For example here is a program I wrote recently that starts up a MailboxProcessor. The code defines an agent that runs a loop that reads messages.  Here, the message is just a string read from the console window, paired with a reply channel.  The agent reads each message and then submits a reply through a reply channel that is passed in.  The reply is then printed, or if the special “Stop” command is given by the user, the loop ends.


module MailboxProcessorTest1 =


    open System


    type Message = string * AsyncReplyChannel<string>


    let formatString = “Message number {0} was received. Message contents: {1}”



    let agent = MailboxProcessor<Message>.Start(fun inbox ->

        let rec loop n =

            async {

                    let! (message, replyChannel) = inbox.Receive();

                    if (message = “Stop”) then



                        replyChannel.Reply(String.Format(formatString, n, message))

                    do! loop (n + 1)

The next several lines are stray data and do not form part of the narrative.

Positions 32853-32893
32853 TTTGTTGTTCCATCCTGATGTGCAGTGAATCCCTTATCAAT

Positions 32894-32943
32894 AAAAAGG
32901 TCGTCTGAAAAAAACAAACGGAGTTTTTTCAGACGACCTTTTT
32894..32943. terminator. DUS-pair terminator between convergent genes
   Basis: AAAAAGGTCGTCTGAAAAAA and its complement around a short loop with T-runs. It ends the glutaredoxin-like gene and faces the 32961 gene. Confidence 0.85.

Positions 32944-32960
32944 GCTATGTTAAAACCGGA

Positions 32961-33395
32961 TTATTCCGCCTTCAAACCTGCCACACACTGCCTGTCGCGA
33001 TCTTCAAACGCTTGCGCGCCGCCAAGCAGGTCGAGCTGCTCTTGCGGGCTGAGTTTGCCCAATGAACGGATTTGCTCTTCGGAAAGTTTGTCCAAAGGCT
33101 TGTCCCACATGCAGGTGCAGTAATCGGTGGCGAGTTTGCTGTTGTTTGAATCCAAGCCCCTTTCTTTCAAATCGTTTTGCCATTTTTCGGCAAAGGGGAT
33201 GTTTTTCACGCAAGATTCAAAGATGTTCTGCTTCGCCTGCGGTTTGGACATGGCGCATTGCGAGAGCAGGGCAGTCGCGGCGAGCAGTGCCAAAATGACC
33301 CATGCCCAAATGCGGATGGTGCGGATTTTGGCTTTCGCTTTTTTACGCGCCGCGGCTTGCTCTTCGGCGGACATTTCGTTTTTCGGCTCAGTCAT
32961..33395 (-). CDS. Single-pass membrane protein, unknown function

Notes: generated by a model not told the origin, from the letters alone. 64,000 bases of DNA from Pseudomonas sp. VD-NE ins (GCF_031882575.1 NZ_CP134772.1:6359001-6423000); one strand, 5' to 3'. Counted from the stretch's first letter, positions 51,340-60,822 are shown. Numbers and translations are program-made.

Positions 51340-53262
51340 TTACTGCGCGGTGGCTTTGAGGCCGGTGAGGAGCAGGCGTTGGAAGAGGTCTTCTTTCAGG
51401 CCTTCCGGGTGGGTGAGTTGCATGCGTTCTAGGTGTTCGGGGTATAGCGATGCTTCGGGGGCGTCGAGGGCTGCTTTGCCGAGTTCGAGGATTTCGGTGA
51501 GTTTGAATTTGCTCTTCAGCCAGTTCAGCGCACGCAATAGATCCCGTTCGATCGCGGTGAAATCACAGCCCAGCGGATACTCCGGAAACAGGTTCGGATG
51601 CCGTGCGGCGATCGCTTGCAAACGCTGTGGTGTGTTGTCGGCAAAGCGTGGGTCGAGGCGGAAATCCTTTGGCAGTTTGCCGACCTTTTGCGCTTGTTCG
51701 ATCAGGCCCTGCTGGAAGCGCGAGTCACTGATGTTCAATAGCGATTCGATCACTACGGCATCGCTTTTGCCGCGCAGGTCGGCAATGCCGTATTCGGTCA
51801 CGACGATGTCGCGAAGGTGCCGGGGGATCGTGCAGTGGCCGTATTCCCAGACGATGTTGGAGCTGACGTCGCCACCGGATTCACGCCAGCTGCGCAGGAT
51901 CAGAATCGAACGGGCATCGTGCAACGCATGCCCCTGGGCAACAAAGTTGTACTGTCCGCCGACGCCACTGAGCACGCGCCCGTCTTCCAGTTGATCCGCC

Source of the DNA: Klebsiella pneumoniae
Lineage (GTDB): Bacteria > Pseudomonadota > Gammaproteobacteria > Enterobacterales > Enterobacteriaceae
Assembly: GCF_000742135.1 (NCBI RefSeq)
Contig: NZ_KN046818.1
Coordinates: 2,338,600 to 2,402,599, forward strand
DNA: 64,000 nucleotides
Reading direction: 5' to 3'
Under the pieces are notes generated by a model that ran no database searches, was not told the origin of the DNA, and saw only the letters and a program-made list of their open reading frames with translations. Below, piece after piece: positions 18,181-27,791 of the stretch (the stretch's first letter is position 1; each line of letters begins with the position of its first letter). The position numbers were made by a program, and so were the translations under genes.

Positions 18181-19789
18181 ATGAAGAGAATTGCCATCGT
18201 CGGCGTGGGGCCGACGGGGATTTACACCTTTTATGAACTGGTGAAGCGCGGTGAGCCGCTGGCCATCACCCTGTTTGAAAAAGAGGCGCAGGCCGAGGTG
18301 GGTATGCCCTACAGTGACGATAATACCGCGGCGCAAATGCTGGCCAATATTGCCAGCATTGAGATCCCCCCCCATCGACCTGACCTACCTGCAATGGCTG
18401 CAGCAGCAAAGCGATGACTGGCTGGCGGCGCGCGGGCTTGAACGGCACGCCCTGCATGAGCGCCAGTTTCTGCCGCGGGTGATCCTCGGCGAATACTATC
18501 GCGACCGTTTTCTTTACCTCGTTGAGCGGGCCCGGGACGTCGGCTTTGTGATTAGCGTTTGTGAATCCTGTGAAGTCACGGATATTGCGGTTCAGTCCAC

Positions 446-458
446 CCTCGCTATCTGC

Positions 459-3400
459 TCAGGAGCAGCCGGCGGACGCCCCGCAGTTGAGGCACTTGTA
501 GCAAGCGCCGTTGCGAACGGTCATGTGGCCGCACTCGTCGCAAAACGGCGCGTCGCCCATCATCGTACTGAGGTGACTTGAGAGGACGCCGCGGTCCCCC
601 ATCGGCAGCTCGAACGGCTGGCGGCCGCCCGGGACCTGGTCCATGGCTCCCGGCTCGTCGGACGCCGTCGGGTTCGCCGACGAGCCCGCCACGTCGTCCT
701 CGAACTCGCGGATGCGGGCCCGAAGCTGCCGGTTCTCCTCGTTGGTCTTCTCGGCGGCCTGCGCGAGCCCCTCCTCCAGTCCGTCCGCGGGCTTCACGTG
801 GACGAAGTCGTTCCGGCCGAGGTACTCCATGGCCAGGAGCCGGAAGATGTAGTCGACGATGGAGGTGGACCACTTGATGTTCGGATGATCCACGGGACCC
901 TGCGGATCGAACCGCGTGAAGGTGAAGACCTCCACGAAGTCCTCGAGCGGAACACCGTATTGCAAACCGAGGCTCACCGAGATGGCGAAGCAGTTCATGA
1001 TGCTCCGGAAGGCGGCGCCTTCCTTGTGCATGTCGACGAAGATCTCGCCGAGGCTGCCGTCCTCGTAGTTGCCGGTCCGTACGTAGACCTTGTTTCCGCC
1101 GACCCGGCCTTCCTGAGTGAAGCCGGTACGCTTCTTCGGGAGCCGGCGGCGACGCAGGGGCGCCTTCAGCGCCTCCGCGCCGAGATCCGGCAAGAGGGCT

loop 0)


    printfn “Mailbox Processor Test”

    printfn “Enter some text and hit ENTER to submit a message.”

    printfn “Type ‘Stop’ to terminate.”


    let mutable stop = false

    while (not stop) do

        printf “> “

        let input = Console.ReadLine()

        let reply = agent.PostAndReply(fun replyChannel -> input, replyChannel)

        if (reply = “Stopping.”) then

            stop <- true

        printfn “Reply: %s” reply




    printfn “Press enter to continue.”

    Console.ReadLine() |> ignore


 One thing I try to do in the documentation is demonstrate how to use functional programming style.  Functional programming purists might prefer to rewrite the loop as a recursive function, and eliminate the mutable control variable.